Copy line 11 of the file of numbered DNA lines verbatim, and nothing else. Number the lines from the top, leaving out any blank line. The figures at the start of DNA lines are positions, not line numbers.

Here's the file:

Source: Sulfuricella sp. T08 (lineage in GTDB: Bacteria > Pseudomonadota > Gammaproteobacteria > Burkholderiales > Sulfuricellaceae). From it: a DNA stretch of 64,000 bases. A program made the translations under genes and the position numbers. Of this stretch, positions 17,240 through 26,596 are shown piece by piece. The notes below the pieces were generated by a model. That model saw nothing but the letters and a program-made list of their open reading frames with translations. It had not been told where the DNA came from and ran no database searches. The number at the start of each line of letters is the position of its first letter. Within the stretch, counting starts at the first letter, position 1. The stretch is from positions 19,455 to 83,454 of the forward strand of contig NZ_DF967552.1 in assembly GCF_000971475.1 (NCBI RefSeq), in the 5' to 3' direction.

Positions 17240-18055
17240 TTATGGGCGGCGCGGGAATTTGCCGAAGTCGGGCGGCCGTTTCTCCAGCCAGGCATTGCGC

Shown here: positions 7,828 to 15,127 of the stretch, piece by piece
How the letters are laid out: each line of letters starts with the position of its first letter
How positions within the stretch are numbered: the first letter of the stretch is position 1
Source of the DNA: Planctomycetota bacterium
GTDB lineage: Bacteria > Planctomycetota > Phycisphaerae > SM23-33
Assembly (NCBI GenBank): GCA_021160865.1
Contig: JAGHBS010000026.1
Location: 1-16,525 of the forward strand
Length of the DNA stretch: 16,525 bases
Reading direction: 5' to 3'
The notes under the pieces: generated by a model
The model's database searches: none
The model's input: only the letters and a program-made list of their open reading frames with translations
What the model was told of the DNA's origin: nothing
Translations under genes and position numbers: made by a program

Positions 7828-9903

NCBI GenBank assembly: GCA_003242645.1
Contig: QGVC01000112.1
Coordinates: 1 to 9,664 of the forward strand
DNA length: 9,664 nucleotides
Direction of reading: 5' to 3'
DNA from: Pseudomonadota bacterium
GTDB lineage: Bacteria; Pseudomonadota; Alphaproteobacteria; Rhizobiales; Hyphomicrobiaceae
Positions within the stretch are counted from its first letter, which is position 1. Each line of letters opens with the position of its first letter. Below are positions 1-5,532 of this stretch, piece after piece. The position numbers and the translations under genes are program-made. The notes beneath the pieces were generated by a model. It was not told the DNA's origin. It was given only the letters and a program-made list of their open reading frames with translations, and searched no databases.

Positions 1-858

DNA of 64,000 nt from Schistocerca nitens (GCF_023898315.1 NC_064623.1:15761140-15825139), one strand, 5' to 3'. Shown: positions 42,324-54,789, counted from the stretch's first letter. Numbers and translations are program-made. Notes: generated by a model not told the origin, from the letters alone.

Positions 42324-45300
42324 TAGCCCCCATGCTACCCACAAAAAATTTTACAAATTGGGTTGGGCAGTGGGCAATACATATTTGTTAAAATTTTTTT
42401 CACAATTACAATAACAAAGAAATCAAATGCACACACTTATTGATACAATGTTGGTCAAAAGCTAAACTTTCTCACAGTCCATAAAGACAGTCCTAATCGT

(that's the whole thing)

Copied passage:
Location: 1-16,525 of the forward strand